Nicholas Sparks has become such a massive force in American romantic films that it only takes a few signifiers to recognize his work. A beach setting, with marshes in the background glinting with sunlight. A couple, almost always white, either in casual resort wear or bathing suits, embracing. There's always something dark looming, be it a secret from the past or a tragedy the characters don't see coming, but the glowing smiles of the lovers overcome it-- these are movies painstakingly engineered to bring its fragile audience just to the brink of raw emotions before planting them back in the pastel-colored, soft and generous Sparksian world.
Safe Haven, the latest film to roll off the Sparks assembly line, follows every one of those instructions to the letter, though he fiddles with the formula enough here that longtime fans might be wooed. The darkness in Safe Haven comes not from some looming future tragedy but from the past, as Katie (Julianne Hough) tries to start a new life in Southport, North Carolina while her abusive husband Kevin (David Lyons) tracks her from Boston. The parallel narrative structure is unusual for a Sparks film, as we watch Katie flirt and fall for local shopkeeper Alex (Josh Duhamel, 16 years older than Hough but who's counting?) while Kevin, a detective, hunts her like a bloodhound.
The contrasting styles of a stalker thriller and a fluffy romance could lend Safe Haven some interesting wrinkles, but director Lasse Hallstrom has no idea how to play out that tension, offering pointless misdirection about Kevin's real identity and revealing clues about how he'll hunt Katie down well after the audience has noticed them. He's more comfortable with the brighter romantic scenes, thanks to experience on the likes of Dear John and Salmon Fishing in the Yemen. The North Carolina locations are sumptuous as ever, and Alex's two moppets (Noah Lomax and Mimi Kirkland) are actually cute, at least when not saddled with dialogue. Hough and Duhamel have no chemistry whatsoever, and their characters are bland and featureless as a bowl of grits, but you paid money to see them romance each other in bathing suits, and they dutifully comply.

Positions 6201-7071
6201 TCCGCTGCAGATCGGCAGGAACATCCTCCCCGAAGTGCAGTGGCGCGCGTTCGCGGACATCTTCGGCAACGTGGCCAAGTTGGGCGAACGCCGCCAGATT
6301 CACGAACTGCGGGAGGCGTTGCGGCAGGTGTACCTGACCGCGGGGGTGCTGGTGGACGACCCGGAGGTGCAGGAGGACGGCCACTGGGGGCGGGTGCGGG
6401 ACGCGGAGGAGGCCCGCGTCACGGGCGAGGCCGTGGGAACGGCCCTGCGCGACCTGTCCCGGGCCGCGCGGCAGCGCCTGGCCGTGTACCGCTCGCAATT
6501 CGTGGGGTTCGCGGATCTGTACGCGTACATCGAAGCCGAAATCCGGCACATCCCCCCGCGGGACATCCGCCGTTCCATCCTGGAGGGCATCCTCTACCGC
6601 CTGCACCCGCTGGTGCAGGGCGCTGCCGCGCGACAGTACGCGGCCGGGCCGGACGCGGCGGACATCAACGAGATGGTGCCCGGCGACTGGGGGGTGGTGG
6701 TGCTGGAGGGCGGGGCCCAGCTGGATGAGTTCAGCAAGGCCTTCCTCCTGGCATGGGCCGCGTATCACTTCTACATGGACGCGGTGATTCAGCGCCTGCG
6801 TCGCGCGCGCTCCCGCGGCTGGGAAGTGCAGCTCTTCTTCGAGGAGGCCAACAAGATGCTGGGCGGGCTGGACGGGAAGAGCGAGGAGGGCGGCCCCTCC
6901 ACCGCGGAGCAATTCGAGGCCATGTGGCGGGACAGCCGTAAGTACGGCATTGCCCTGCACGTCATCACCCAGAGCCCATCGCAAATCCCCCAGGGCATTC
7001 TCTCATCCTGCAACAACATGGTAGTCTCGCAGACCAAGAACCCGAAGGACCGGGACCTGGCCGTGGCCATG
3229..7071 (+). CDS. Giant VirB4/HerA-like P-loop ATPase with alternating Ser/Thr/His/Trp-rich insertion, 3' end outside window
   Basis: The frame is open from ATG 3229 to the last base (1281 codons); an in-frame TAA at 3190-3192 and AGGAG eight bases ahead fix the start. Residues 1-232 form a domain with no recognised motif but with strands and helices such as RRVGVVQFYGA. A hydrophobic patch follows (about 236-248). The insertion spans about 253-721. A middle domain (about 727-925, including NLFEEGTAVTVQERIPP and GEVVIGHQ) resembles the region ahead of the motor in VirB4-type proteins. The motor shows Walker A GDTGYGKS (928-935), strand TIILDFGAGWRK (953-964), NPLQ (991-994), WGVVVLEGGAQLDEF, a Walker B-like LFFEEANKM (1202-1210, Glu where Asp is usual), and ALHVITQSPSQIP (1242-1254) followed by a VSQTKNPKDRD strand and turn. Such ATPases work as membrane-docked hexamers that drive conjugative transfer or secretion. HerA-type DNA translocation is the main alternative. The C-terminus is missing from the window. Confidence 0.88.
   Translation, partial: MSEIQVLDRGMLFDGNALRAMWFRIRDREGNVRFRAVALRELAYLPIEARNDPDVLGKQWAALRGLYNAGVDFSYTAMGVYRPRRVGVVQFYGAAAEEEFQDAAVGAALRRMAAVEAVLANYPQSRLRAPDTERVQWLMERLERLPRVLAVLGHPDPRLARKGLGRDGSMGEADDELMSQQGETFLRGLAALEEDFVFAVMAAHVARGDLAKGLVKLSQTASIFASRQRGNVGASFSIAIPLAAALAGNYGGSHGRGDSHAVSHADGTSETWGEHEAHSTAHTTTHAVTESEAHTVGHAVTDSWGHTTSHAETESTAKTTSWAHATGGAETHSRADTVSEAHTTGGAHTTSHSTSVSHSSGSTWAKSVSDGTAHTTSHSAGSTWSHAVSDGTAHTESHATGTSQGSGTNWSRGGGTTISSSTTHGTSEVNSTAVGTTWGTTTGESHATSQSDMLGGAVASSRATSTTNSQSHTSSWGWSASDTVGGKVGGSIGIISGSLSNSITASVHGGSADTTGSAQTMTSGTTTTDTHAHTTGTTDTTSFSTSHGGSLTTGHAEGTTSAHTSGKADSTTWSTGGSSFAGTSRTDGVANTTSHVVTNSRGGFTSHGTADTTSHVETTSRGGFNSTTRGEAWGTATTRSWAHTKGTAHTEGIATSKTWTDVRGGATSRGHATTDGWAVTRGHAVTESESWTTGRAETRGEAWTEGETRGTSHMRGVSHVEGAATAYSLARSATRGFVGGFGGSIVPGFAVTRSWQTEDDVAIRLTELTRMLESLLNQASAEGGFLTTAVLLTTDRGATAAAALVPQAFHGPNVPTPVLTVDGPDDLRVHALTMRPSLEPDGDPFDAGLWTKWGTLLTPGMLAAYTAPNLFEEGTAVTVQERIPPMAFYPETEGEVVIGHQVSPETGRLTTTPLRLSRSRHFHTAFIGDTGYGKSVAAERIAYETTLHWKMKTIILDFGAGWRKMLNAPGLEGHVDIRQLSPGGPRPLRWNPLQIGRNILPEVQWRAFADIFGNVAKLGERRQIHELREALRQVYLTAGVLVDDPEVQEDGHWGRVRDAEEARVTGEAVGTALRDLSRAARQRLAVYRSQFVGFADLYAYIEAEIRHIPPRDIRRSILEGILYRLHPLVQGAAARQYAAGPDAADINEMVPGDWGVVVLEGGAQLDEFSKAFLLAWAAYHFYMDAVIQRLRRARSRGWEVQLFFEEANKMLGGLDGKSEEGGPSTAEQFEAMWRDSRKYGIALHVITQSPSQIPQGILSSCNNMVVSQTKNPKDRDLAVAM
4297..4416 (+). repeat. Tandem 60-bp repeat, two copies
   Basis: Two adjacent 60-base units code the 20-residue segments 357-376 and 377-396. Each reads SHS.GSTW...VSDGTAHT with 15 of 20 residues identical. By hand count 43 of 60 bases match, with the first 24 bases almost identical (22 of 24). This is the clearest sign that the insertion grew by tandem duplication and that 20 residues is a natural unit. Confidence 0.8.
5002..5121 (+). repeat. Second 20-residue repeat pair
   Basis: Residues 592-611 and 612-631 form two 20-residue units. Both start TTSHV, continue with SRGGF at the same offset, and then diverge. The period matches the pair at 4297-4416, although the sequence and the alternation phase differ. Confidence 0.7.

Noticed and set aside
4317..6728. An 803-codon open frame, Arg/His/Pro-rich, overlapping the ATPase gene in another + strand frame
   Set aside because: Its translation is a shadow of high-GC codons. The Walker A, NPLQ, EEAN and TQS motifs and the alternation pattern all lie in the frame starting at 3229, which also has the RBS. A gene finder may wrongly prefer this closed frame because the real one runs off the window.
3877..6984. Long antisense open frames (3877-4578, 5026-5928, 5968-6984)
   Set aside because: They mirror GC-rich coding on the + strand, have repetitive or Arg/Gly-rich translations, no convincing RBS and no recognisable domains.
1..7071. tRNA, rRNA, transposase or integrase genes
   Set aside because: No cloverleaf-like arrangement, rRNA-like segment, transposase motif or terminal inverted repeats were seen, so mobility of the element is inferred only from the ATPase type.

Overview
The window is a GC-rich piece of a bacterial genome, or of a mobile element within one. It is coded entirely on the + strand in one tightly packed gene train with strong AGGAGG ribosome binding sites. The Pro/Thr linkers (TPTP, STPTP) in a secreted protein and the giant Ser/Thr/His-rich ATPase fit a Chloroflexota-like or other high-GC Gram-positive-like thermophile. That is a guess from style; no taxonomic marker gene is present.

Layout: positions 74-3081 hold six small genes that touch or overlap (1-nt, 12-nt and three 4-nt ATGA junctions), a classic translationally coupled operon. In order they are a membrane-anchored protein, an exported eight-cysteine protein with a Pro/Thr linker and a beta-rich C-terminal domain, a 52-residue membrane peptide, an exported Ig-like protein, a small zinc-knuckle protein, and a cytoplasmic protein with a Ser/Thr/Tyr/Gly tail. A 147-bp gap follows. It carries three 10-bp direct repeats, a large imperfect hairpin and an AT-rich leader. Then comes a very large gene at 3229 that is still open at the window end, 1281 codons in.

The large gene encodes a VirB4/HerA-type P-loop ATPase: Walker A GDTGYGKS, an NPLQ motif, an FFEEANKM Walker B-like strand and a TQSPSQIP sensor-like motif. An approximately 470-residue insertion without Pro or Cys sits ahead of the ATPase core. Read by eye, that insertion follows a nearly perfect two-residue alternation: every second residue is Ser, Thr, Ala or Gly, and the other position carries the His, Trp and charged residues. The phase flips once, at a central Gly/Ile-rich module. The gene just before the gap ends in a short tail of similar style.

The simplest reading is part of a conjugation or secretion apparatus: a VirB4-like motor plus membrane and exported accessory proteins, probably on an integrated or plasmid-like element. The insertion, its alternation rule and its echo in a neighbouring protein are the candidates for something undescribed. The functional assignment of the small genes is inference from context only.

Even though it's essentially the same as every coastal Southern town depicted in a Sparks novel, Southport and its easy way of life is surprisingly alluring, and credit to production designer Kara Lindstrom for the effectively weathered general store that Alex owns, and Katie's bungalow in the woods that's the kind of place we'd all run away to, abusive husband or not. Safe Haven's February release is obviously timed for Valentine's Day, but it works as a mental summer vacation as well-- when you get bored of watching Katie and Alex gaze at each other or the convoluted plot that keeps them apart, you can admire their summer clothes and the coastal greenery and start counting down the days until your own beach vacation.
Until, that is, the film's climax, which includes one twist you definitely saw coming-- that abusive husband wasn't going to stay away forever, now was he?-- and one you might not have, a twist so gutsy it will probably be all anyone talks about after. As it turns out, you can complain all you want about Nicholas Sparks's conflict-free stories, but when conflict is introduced it totally ruins the gauzy vacation vibe. Safe Haven doesn't have a whole lot to offer, with a plot so familiar and stars so uninterested in each other, and its resolution only undermines what it's truly best at being-- a cheap North Carolina vacation.